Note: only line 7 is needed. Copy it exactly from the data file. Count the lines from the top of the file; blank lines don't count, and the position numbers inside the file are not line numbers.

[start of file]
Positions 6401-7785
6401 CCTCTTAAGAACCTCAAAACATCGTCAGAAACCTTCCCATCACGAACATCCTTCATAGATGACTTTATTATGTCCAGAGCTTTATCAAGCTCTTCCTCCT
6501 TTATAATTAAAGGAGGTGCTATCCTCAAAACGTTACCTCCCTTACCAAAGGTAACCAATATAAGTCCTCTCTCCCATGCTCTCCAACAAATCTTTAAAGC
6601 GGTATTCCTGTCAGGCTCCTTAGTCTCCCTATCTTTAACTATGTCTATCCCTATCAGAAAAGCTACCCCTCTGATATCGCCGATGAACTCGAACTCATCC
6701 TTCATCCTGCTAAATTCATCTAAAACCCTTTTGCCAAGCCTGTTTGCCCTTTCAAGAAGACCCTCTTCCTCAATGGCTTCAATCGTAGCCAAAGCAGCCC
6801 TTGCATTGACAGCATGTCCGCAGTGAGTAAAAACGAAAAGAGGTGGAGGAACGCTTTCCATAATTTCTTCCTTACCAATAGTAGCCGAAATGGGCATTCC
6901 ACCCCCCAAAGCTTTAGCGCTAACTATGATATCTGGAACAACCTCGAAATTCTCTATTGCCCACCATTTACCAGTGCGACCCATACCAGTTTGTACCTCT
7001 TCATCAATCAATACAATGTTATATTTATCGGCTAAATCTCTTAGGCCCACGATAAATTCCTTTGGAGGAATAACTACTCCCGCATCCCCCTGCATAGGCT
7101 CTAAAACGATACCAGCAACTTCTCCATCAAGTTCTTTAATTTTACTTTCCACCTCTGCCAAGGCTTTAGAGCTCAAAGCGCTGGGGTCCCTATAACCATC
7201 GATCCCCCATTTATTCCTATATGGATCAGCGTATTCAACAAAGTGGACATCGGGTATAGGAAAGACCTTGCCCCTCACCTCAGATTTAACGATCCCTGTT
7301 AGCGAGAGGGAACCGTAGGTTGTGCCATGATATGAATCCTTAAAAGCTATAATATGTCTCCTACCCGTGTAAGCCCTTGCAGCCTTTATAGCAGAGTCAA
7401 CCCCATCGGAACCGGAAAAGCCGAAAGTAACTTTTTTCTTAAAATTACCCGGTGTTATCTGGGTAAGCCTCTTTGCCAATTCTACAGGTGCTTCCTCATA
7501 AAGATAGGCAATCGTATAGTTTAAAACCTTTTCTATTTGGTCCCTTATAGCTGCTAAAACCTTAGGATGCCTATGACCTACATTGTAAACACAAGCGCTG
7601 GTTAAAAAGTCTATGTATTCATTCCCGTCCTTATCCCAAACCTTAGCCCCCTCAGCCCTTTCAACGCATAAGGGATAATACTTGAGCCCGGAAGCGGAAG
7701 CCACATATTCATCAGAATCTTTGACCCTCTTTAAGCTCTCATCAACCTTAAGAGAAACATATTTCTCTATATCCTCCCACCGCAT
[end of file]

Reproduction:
6901 ACCCCCCAAAGCTTTAGCGCTAACTATGATATCTGGAACAACCTCGAAATTCTCTATTGCCCACCATTTACCAGTGCGACCCATACCAGTTTGTACCTCT